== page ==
- Spit out the sputum into your sample cup. Keep coughing up sputum until the cup is filled to the marker, which should equal approximately 1 teaspoon.
- Screw the lid onto the cup and wash and dry the outside of it. Write your name and the date on the label.
- Take the sample to the clinic or laboratory, following your doctor’s instruction. You can refrigerate it for up to 24 hours if needed, but you shouldn’t freeze it or store it at room temperature.
If you can’t cough up enough sputum, try breathing steam in from boiling water, or take a hot steamy shower. The sputum sample must come from deep inside your lungs for the test to be accurate.
If you still can’t cough up enough sputum, your doctor will likely do a bronchoscopy to collect sputum directly from your lungs.
Bronchoscopy is a simple procedure that usually takes about 30 to 60 minutes. You will probably stay awake for it.
Ask your doctor if you should do anything to prepare for your bronchoscopy. They may ask you to avoid taking medicines that raise your risk of bleeding, such as aspirin and warfarin, the day before your procedure. Your doctor may also ask you to avoid eating and drinking anything the night before your procedure.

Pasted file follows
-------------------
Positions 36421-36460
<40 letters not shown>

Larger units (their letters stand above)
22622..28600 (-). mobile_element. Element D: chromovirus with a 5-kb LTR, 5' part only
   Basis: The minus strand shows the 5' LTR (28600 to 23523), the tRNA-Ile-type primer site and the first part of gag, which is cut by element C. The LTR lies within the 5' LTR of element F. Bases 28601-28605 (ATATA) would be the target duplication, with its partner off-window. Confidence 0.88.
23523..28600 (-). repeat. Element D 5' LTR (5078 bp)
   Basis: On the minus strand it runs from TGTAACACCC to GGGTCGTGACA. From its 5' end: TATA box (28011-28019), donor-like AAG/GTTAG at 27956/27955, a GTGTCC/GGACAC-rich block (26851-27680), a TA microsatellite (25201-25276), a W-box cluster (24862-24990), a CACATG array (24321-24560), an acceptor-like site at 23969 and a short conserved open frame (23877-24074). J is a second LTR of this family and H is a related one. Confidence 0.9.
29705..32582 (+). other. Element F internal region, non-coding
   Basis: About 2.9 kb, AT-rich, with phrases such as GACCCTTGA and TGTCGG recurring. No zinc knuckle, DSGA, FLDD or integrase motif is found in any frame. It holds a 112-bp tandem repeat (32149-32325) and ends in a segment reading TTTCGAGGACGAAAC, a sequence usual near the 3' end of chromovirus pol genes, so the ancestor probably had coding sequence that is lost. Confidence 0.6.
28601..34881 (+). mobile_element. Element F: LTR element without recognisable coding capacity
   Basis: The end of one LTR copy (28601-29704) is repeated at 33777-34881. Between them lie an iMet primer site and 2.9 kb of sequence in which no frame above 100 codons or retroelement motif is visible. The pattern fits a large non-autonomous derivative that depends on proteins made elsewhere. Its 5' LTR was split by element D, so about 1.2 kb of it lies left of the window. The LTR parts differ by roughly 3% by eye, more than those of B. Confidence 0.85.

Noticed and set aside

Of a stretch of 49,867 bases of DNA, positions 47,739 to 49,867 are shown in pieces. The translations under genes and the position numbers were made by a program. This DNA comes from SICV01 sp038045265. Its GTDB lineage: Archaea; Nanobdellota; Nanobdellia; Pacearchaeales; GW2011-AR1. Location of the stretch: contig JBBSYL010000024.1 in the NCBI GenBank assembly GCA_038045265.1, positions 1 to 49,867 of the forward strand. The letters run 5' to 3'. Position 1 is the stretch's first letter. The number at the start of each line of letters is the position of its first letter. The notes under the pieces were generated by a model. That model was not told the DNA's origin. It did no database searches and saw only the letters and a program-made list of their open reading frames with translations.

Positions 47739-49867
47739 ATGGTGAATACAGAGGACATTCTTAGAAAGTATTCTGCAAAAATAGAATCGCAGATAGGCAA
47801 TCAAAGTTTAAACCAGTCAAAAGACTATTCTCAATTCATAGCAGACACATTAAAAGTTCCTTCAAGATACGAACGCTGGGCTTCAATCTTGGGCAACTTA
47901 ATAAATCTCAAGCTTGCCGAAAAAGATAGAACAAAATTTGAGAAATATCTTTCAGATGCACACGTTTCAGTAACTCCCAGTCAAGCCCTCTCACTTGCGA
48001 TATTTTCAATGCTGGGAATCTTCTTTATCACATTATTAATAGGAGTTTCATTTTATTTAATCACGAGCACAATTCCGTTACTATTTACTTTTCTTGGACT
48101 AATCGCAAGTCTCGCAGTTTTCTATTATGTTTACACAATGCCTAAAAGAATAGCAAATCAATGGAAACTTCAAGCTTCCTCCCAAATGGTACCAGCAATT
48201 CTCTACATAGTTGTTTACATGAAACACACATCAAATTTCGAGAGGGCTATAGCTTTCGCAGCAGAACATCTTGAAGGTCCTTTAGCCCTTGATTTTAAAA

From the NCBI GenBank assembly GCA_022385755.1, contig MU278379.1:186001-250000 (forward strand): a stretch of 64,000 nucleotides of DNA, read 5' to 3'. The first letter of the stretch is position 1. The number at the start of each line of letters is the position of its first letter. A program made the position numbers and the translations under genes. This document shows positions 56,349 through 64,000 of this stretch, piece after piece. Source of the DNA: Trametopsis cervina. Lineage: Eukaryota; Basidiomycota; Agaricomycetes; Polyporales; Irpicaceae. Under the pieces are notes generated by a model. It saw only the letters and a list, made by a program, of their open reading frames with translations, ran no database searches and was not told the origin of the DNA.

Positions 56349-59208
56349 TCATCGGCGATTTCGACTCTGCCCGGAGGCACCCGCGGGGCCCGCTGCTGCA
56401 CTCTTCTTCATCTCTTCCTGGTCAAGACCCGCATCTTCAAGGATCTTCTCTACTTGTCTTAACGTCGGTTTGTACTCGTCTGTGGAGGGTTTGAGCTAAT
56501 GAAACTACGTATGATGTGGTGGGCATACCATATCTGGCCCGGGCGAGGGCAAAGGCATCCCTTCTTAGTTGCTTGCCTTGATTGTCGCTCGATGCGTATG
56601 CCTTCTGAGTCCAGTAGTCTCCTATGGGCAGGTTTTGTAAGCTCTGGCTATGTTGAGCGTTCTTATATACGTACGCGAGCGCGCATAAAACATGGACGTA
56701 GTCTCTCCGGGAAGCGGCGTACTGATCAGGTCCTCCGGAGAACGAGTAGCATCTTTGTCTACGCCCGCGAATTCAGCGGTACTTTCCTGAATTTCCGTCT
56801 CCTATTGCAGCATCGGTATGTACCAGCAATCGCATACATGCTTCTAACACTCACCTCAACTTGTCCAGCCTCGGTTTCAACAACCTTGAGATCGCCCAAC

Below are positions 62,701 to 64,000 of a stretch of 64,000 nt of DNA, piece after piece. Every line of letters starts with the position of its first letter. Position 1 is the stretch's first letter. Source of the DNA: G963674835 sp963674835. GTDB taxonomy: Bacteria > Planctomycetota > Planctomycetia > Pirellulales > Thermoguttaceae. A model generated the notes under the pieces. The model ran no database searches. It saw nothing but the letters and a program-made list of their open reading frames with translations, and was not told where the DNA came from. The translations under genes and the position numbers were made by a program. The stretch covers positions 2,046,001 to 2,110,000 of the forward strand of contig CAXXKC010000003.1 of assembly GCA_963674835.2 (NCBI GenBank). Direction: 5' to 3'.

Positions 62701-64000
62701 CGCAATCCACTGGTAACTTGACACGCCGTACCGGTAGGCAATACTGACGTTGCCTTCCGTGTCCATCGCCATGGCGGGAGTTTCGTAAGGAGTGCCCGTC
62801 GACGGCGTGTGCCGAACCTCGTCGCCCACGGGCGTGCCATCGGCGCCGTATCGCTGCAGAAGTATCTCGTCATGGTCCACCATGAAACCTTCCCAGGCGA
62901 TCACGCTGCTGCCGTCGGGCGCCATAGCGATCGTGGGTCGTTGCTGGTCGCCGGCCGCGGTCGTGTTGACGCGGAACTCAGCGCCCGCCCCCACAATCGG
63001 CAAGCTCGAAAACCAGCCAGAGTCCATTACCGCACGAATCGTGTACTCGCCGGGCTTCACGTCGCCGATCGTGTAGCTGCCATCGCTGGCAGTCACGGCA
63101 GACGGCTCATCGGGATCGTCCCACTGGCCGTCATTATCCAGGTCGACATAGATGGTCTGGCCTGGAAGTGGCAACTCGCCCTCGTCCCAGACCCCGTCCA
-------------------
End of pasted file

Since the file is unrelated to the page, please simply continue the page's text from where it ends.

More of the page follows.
To perform a bronchoscopy, your doctor or nurse will spray a local anesthetic into your nose and throat. They might also give you a sedative to help you relax, or medication to put you to sleep, but general anesthesia isn’t required.
Your doctor will feed a bronchoscope through your nose or mouth into your lungs. This is a soft, narrow tube with a light and magnifying glass on the end.
Your doctor will use the scope to look into your lungs and collect a sample of your sputum to send to the lab for testing.
You’ll be monitored until you’re fully awake. To be safe, you should have someone drive you home afterward.
At the laboratory, a technician will analyze your sputum sample using a sputum Gram’s stain.
They will place a thin layer of your sputum on a slide and allow it to dry. Then they will treat the slide with a special staining agent that’s sensitive to peptidoglycan.
Peptidoglycan is a polymer made from amino acids and sugars. It’s found in the cell walls of bacteria, and helps laboratory staff learn if bacteria are present in your sputum.
After adding the staining agent, the laboratory technician will examine the slide under a microscope. The Gram’s stain doesn’t allow them to identify every specific type of bacteria, but it can help them tell if there are bacteria with thick cell walls or thin cell walls.